404, Yilan Men

Yilan Men

Yilan’s artistic practice centres around themes of gender inequality, the associated emotions and feelings, and human rights issues suppressed under centralized power. Her works are characterized by a critical perspective and political inclinations, as she delves deep into social issues within the cultural context of East Asia. She employs visual symbols and metaphors to convey multifaceted reflections and explorations. Recently, she has primarily utilized the form of posters and the medium of digital art to showcase the versatility and expressive potential of digital media. Meanwhile, oil painting and drawing are also the mainstays of her artistic expression.

Subservience, Angelika Mika

Angelika Mika

Polish-born Angelika Mika is interested in exploring unconventional techniques of painting, sculpture, site-specific and photography. Throughout her practice the concept of sustainability plays a principal role, using organic materials where possible, as well as recycling found objects, refuse, and reusable mediums such as soap and wax.

Angelika’s choice of materials reflects her commitment to the climate crisis as well as questioning the role of the artist in contemporary society. In her research and observation of close family, she highlights the disturbing phenomenon of the slow enslavement of human beings by ubiquitous technology and the absolute disconnection from nature, community, place, and time.

Angelika’s recent work questions the relationship with nature in an era of capitalism and technology and will be conveyed through installation and public participation. Her ambition is to reflect upon the importance of social change in the context of the environmental crisis.

Alicia O’Connor

Alicia O’Connor is a traditional artist whose subject matter are the moments we sometimes take for granted and the challenges we face as human beings. This can range from emotions to time-related topics. Alicia explores these ideas in her paintings, drawings and video art to share how she sees the world.

Alicia’s aim for her artwork is to communicate these issues to the viewer; the way Alicia approaches these topics in her artwork can occasionally be taken as ‘brutal honesty’. This includes showing both the good and the bad things in our world, as reality never has one without the other but rather the imbalance of more bad than good over the years. Alicia carefully uses parts of her own experiences to express these problems we all face at some point in our lives.

Niamh O’Dobhain

Niamh’s work explores the complexities of the ‘self’, with a focus on self-invention and expression as she is fascinated with the plasticity of the self. Her work is inspired by actresses of the Hollywood Golden Age, which led to an interest in the concept and issues of beauty and ageing.

Niamh’s recent ink drawings of imagined faces are influenced by her years of exposure to photos of Hollywood ‘glamour-shots’, stills, posters and media photos, and has developed a digital collection which is constantly expanding. She also uses makeup as a medium and turns the camera on herself, with photography being the undercurrent of her work, using it as self-reflection and an exercise in self-invention. Recent use of masks in her work explores hiding, revealing and the performativity of our identities. Her work features evolving faces; distorted, fragmented, decaying, breaking apart, and piecing together, using layering techniques. Niamh’s work is her finding what faces ‘fit’, represent, and reflect an inner and possible future self.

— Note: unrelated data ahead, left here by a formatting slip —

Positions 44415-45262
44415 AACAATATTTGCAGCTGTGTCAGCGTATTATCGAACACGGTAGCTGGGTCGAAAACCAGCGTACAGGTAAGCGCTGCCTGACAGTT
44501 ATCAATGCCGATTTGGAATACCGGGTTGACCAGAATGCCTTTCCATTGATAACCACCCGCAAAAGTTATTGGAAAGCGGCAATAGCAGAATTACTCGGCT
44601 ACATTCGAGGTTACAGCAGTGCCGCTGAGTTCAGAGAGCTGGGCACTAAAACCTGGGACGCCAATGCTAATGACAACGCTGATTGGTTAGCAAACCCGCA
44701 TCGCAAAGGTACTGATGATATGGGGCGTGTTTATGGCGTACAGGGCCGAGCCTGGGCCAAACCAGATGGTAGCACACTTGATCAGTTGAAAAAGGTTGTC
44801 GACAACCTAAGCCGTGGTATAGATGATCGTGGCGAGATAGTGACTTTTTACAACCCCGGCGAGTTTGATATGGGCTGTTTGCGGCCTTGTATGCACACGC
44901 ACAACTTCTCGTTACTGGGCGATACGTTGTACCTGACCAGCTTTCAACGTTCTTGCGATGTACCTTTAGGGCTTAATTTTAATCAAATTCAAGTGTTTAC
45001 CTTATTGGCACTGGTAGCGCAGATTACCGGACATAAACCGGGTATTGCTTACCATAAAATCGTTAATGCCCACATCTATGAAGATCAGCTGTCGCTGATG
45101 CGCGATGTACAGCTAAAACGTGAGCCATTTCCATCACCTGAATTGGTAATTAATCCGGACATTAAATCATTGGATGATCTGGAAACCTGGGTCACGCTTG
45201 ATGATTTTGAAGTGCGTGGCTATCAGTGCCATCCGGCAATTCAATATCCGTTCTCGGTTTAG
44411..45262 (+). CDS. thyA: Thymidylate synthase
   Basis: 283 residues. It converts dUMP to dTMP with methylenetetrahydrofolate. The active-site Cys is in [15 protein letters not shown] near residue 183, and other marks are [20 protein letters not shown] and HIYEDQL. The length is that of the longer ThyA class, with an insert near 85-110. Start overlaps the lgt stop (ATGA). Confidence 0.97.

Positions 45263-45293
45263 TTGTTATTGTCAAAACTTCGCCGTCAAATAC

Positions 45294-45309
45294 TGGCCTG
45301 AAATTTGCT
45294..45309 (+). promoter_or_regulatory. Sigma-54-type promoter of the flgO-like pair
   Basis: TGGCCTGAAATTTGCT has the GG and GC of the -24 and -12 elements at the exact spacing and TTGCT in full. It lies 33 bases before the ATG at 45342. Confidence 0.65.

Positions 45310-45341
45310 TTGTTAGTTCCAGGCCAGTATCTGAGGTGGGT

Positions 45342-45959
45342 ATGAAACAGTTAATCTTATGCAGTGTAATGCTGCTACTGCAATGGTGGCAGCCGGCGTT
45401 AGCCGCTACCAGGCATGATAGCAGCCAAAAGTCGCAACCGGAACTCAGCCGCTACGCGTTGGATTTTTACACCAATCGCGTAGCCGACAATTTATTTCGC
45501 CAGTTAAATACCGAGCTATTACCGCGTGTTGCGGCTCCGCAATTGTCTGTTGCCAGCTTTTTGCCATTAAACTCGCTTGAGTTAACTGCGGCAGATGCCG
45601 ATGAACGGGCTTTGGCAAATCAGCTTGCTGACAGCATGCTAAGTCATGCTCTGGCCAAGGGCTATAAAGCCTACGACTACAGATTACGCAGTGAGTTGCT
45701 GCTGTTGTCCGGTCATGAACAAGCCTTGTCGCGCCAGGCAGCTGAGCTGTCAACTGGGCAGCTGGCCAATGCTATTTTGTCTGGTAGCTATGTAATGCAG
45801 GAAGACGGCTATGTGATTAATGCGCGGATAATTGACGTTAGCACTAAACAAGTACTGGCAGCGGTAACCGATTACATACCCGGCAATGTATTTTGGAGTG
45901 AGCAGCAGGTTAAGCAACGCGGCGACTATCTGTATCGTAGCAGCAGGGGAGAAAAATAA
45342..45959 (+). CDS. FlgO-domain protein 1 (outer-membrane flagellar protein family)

Swimmers, Emilia Sliwinska

Emilia Sliwinska

Emilia investigates identity and human emotions, in relation to the urban environment. She is investigating through different media including sculpture, photography, painting and drawings. Her paintings capture the psychology of a personal experience. Through her work, she searches for the meaning of art as a translator for knowledge, mental health and a personal voice. The most recent work investigates the notion of memory and vulnerability, particularly through the movement of the body in water, where fear, passion, happiness, power, and determination is revealed through the action of swimming.

White Rose, Molly Summerfield

Molly Rose Summerfield

Molly explores the meaning of beauty within still-life and creates a sense of nostalgia. By using the everyday to escape the quotidian, she intends to convey that still-life is often overlooked, in both conventional and contemporary society; past and present. She is currently creating large paper flower sculptures and merging them with still-life paintings as a form of construction and deconstruction.

Stylised closed eye


With our three-year creative journey coming to an end, the graduating class of 2023 wish to extend their wholehearted appreciation to all staff and faculty for their continued support.

We started our studies during a pandemic which brought unforeseen challenges to everyone across the department and navigating these three years through such adverse conditions would have been near impossible without their tireless dedication and encouragement.

We would like to thank Vivian Ross Smith and all visiting artists over the past three years who have provided motivation and inspiration either through a screen or in person.

We give particular thanks to Adam Shailer, Dan Butler and Lyndon Davies for all their technical knowledge and support.

Additionally, we would like to express our gratitude to other departments – such as photography, printmaking, ceramics, textiles and glass – who have supported our creative endeavours.

Finally, we would like to give a special thanks to Sue Williams, Alex Duncan, Tim Davies, Holly Slingsby and Craig Wood for their invaluable knowledge and support past and present.

It has been a pleasure to learn, work, and grow alongside you.